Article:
The Most Important Diet You’ve Never Heard Of

“Keep your thoughts positive because your thoughts become your words.

Keep your words positive because your words become your behavior.

Keep your behavior positive because your behavior becomes your habits.

Keep your habits positive because your habits become your values.

Keep your values positive beaches your values become your destiny.”

– Gandhi


Chances are at some point you’ve tried to eat a better diet. According to some experts* 45 million people go on a diet, per year, in America alone. There’s now a growing awareness in the US and globally, of the importance of eating foods that promote optimum health and longevity.

This is a fantastic change in our society, which for too long has collectively neglected the quality of our food. Optimizing our diets will promote greater health, happiness and quality of life for vast numbers of people the world over.

However today, I want to discuss a different kind of diet. One that’s as important but much less well known.

Your informational diet.

I propose that a helpful way to understand one root of our inner health, is to treat the information we “ingest” as mental/emotional “food”, which will correspondingly take time to “digest” and will either be helpful or harmful to our well-being.

In this analogy, I would consider the information we consume as the “food” and our minds and hearts collectively, as our “stomach”.

We should pay as much attention (if not more) to what information we consume, as to what we eat.


The simple reason is that our mental and emotional sphere’s are the nexus of our quality of life. If you have a deficiency in either sphere, even if your body was in perfect health (which would be impossible by the way) you’d still have a rough time in life.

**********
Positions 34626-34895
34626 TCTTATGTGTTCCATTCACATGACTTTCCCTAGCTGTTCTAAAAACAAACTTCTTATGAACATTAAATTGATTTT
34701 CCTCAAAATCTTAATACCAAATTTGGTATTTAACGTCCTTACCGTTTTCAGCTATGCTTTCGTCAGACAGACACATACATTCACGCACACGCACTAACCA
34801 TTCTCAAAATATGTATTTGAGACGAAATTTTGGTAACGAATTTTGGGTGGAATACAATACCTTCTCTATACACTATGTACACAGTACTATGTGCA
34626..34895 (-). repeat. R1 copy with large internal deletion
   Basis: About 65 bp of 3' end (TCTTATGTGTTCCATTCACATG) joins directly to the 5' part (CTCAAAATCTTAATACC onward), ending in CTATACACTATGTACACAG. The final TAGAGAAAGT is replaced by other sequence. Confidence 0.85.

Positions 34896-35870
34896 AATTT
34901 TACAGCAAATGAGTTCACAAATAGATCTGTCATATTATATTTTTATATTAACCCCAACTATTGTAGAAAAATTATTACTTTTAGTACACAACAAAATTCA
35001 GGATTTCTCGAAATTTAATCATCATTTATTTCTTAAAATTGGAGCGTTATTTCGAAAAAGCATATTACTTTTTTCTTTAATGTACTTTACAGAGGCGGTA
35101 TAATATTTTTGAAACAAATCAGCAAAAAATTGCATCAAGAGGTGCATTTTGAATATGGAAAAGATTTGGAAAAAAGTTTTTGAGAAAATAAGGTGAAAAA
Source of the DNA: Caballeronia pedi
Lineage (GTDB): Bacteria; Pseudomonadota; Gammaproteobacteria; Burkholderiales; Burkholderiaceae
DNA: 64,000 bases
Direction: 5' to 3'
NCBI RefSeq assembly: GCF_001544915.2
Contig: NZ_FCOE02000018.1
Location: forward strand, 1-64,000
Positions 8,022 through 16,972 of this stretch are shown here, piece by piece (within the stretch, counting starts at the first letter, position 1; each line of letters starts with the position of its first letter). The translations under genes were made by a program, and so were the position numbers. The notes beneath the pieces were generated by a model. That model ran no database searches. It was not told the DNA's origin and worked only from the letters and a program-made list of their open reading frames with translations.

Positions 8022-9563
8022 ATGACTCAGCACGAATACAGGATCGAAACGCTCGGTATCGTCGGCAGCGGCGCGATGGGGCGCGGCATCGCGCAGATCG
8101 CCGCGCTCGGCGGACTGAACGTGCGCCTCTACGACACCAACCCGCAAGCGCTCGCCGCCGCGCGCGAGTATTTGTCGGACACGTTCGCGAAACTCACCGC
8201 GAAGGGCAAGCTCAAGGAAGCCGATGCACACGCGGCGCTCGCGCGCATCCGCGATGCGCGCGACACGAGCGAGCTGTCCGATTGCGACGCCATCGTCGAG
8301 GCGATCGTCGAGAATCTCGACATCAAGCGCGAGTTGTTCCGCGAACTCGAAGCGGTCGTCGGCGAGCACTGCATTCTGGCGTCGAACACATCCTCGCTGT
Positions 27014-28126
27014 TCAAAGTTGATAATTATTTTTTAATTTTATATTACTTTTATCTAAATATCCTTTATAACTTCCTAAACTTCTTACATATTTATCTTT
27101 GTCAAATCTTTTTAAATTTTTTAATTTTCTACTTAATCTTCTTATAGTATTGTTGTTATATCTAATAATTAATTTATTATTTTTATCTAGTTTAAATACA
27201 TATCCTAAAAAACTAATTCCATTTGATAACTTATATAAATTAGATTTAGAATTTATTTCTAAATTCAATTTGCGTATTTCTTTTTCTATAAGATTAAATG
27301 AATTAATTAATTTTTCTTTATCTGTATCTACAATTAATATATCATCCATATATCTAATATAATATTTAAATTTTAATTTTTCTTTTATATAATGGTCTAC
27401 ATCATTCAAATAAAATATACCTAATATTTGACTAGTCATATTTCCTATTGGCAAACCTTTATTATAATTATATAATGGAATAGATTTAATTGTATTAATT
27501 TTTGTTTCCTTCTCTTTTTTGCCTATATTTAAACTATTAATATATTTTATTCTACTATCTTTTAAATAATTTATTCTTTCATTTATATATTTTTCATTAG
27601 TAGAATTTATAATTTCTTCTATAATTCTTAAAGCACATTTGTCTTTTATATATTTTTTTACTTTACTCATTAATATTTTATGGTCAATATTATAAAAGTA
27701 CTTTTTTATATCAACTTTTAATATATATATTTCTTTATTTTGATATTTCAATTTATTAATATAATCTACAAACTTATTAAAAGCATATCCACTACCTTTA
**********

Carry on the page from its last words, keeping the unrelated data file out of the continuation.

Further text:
Now, you might be wondering where this analogy crosses over into reality. In what situation does consuming certain kinds of information, have measurable effects? I’d like to run a quick thought experiment: simply close your eye’s and remember a time when you saw a movie that scared you.

Got it?

Remember how you felt in your body during and crucially after, that movie? Not so good right?

That’s exactly what I’m talking about. “Ingesting” a negative stream of information caused “digestive” reactions in all 3 spheres of your experience; physical, emotional and mental.

(and in the big picture, those 3 spheres are all the same, but that’s a topic for another time)

Now let’s flip this experiment on it’s head. Imagine a time when you saw something that made you want to leap for joy. Remember how good you felt? Same thing. What we allow into our minds really matters. Let’s dive deeper…

Whether we perceive things we find as pleasant or unpleasant, our body makes and releases certain chemicals that correspond with how we’re feeling. And as modern science has shown, the chemicals that are released when we perceive something as negative, have a detrimental long-term effect on our health.

Yes, the emotions we consistently feel, directly impact how healthy we are.

Experiencing a lifetime of these negative chemicals, promotes a whole host of unpleasant health consequences; chronic inflammation, for one thing and an increased chance of contracting multiple diseases for another. These harmful chemicals are all related to the body’s system for dealing with threats; the Fight, Flight or Freeze response. And the research shows when triggered at low, chronic levels, our health dramatically suffers.

The other side of this coin is that when we experience positive emotions, our body produces life-enhancing, health boosting chemicals which make us feel good and enhance every single one of our bodily systems.

Literally every single one!

So, if we watch, listen or read something negative (excess, glorified violence, emotional or physical distress ect) our bodies, hearts and minds will pay a small but steadily accruing price over time.

Now while it’s probably obvious that watching Saving Private Ryan every day might not be the best idea, there are more subtle things that can chip away at our optimal health. Of course, the first step is to stop “ingesting” anything that is outright harmful. But the next step is to cut out anything that’s sub-optimal. This is where the true scale of mental/emotional “junk food” permeating society becomes mind-blowing.